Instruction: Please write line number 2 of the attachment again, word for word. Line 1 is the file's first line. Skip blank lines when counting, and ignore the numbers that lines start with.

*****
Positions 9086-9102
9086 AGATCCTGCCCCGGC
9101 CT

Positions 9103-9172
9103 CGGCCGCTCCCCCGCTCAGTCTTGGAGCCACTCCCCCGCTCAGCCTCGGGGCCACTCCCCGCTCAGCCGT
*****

9086 AGATCCTGCCCCGGC